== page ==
Articles: Storage
 

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It's no secret that the performance of a computer’s disk subsystem is quite an important factor when it comes to comfortable user experience. Of course, it cannot add more computing power to your CPU or increase the frame rate in your favorite game (if you've got enough of system memory), but having your OS or heavy applications like Adobe Photoshop load much faster is a very nice thing. A computer’s higher overall responsiveness is what we mean by comfortable user experience here.

The most straightforward way to make your disk subsystem faster is to buy a solid state drive large enough to store your OS and applications. However, this method is way too expensive for many users. It also involves the trouble of reinstalling your OS and applications on the SSD or moving them there from your hard disk.

A modern SSD with a capacity of 100 to 120 gigabytes and based on the cheaper MLC flash memory type can be bought for $200-270, which is about $50-100 more than the price of a 3-terabyte hard disk drive. This storage capacity will only be enough for installing an OS together with a standard selection of tools you use every day plus a few heavy professional applications. Everything beyond that limit will have to be stored on a traditional and slow HDD or you have to spend even more money to buy a larger SSD.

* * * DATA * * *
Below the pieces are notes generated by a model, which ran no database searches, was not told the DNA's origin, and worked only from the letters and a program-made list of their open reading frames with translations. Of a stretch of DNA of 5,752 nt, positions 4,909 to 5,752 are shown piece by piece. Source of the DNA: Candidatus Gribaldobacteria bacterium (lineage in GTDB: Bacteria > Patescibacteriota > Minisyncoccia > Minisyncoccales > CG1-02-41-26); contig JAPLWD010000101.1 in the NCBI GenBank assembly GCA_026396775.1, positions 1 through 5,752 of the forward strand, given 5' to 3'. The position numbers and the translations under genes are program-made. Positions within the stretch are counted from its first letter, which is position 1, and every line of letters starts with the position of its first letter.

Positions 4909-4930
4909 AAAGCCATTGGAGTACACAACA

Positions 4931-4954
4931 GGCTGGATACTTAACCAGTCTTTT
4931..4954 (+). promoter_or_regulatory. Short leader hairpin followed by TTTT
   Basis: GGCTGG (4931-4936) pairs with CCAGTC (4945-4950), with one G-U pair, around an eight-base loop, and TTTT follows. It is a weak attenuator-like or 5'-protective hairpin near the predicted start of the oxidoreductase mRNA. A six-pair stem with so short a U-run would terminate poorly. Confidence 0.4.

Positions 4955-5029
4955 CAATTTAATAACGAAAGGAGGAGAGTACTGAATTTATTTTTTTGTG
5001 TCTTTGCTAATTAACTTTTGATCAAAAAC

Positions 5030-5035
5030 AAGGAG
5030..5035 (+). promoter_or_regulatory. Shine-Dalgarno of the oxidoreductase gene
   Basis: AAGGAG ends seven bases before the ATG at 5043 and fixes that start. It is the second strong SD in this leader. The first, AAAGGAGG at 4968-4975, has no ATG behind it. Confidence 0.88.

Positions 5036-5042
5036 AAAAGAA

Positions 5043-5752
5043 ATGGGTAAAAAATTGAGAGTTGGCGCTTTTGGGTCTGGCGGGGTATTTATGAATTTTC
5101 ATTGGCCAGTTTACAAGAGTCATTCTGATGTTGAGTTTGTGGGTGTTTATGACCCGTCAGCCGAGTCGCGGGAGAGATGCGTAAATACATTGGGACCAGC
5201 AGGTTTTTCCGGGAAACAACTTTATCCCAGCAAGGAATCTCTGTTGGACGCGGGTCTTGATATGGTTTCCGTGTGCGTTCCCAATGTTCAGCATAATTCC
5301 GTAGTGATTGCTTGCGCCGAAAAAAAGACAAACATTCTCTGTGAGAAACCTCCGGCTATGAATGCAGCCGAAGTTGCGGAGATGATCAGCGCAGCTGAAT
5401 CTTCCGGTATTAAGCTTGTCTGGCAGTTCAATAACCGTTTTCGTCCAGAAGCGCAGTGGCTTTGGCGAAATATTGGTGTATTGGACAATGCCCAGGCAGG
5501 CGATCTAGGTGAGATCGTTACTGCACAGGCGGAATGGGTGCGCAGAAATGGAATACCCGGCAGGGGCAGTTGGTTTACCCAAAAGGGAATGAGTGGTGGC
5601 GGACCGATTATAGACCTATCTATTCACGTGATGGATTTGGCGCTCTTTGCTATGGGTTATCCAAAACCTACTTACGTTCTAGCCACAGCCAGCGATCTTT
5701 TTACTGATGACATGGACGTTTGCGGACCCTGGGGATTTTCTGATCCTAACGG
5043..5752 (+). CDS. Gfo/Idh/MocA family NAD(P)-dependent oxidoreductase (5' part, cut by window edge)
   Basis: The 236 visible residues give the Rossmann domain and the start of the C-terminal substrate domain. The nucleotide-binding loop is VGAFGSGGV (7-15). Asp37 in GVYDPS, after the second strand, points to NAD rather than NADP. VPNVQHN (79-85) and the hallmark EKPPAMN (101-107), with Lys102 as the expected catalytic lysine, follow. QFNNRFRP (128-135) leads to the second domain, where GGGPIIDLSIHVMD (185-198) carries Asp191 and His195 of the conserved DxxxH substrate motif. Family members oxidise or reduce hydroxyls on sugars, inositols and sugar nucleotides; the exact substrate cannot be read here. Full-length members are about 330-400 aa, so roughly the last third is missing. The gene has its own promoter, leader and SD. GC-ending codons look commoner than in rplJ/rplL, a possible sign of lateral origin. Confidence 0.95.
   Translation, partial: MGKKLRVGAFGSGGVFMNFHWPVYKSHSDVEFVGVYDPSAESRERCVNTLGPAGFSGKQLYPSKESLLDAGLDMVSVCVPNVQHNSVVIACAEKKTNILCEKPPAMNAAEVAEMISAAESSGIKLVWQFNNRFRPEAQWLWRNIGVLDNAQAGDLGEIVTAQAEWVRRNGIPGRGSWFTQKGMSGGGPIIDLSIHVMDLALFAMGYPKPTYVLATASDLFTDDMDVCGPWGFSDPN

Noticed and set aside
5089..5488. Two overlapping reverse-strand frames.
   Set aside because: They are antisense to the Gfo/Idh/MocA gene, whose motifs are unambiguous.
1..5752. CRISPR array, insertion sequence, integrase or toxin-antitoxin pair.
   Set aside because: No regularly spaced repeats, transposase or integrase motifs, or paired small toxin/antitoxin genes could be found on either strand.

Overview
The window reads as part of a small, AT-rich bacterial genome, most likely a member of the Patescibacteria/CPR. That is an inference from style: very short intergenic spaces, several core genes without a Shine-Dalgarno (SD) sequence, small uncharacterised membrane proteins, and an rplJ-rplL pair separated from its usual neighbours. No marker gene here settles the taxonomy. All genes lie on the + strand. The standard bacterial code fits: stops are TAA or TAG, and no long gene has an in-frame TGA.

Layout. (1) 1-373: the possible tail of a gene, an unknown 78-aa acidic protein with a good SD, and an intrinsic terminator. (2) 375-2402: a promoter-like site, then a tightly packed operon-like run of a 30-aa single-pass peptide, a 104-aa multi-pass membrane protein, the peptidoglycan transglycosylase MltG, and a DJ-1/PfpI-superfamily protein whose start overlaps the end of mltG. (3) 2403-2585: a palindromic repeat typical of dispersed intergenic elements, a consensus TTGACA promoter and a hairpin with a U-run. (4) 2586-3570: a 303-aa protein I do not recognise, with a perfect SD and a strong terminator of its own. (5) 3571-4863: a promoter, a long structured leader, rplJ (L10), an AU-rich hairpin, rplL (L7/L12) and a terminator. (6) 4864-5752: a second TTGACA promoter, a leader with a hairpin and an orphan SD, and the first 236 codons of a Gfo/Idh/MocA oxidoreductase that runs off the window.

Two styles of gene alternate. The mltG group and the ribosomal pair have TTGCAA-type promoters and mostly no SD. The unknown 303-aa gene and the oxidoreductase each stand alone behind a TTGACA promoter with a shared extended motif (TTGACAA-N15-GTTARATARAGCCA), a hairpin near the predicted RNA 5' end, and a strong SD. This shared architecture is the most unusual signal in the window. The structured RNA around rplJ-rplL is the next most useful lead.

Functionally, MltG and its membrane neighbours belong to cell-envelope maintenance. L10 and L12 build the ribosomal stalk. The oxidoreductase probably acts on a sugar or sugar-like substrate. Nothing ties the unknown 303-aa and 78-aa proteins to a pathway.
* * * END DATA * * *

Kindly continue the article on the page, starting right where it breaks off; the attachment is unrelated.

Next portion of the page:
That said, the specific applications the user works with over a short period of time (a week, for example) is often rather limited. One week you're editing your summer vacation photos in Photoshop, playing a latest 3D shooter or browsing the Web, but the next week you're doing your work in Microsoft Office. So, some files would take place on your expensive SSD without you really needing them at the moment.

Is there a way to increase the efficiency of your fast SSD storage? Yes, of course. The solution is in storing all data on a conventional, cheap but high-capacity HDD and using a low-capacity not-very-expensive SSD as a cache for the files and applications you're frequently accessing right now.

This concept of a hybrid disk subsystem can be implemented with the Smart Response technology supported by the Intel Z68 chipset or with a special disk controller like HighPoint RocketHybrid 1220. Both suggest that you use a small-capacity SSD as a cache for a large-capacity HDD. There are no viable single-drive hybrid solutions as yet, i.e. an HDD with a large internal flash memory cache, so you have to use two drives instead of one.

 
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